April 2, 2014 archive
Apr 02 2014
Apr 02 2014
Welcome to The Breakfast Club! We’re a disorganized group of rebel lefties who hang out and chat if and when
we’re not too hungover we’ve been bailed out we’re not too exhausted from last night’s (CENSORED) the caffeine kicks in. Join us every weekday morning at 9am (ET) and weekend morning at 10:30am (ET) to talk about current news and our boring lives and to make fun of LaEscapee! If we are ever running late, it’s PhilJD’s fault.
This Day in History
Apr 02 2014
This is your morning Open Thread. Pour your favorite beverage and review the past and comment on the future.
Find the past “On This Day in History” here.
April 2 is the 92nd day of the year (93rd in leap years) in the Gregorian calendar. There are 273 days remaining until the end of the year.
On this day in 1513, Ponce de Leon discovers Florida. Near present-day St. Augustine, Spanish explorer Juan Ponce de Leon comes ashore on the Florida coast, and claims the territory for the Spanish crown.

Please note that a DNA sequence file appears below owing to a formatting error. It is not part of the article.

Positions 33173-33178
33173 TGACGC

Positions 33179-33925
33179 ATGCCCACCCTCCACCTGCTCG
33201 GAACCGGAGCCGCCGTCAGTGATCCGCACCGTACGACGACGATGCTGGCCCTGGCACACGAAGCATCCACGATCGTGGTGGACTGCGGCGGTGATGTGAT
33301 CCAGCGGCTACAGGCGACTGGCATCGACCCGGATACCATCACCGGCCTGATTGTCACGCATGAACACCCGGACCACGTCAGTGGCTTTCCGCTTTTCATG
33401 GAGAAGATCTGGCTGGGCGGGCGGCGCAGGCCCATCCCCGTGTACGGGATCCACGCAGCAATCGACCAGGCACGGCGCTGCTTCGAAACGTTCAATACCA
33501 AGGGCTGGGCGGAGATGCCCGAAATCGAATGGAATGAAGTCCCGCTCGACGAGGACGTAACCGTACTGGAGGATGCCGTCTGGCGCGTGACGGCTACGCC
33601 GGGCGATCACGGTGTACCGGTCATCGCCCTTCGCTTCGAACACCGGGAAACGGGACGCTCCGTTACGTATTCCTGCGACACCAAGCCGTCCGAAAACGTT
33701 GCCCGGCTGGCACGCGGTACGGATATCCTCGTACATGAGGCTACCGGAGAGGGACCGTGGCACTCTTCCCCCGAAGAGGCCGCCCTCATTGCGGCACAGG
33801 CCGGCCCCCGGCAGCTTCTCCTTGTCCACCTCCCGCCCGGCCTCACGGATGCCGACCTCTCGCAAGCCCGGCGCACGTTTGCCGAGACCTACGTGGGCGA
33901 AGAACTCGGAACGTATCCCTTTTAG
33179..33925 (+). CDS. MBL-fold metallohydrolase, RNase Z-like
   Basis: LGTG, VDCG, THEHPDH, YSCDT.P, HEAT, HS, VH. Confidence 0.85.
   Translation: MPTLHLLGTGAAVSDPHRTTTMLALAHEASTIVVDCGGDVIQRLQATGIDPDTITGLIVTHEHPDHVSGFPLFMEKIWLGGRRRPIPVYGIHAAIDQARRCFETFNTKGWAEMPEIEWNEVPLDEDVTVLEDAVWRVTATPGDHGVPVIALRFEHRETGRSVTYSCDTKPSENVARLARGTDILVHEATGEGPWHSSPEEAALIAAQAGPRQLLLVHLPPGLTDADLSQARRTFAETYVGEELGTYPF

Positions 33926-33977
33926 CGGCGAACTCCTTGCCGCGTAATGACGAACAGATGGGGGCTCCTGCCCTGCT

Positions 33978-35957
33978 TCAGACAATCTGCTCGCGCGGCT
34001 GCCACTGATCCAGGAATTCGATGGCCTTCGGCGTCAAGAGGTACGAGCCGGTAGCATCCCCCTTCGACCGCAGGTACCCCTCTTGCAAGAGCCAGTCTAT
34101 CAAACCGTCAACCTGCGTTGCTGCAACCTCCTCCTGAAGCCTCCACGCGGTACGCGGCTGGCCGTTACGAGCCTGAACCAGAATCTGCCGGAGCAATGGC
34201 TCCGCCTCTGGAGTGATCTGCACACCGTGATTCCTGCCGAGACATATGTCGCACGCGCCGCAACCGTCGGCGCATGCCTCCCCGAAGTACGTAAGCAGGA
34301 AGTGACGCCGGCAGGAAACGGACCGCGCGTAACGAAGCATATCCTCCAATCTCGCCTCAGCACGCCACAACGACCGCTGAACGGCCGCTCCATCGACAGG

Although other European navigators may have sighted the Florida peninsula before, Ponce de Leon is credited with the first recorded landing and the first detailed exploration of the Florida coast. The Spanish explorer was searching for the “Fountain of Youth,” a fabled water source that was said to bring eternal youth. Ponce de Leon named the peninsula he believed to be an island “La Florida” because his discovery came during the time of the Easter feast, or Pascua Florida.
Ponce de Leon equipped three ships with at least 200 men at his own expense and set out from Puerto Rico on March 4, 1513. The only contemporary description known for this expedition comes from Antonio de Herrera y Tordesillas, a Spanish historian who apparently had access to the original ships’ logs or related secondary sources from which he created a summary of the voyage published in 1601. The brevity of the account and occasional gaps in the record have led historians to speculate and dispute many details of the voyage.
The three ships in this small fleet were the Santiago, the San Cristobal and the Santa Maria de la Consolacion. Anton de Alaminos was their chief pilot. He was already an experienced sailor and would become one of the most respected pilots in the region. After leaving Puerto Rico, they sailed northwest along the great chain of Bahama Islands, known then as the Lucayos. By March 27, Easter Sunday, they reached the northern end of the Bahamas sighting an unfamiliar island (probably Great Abaco).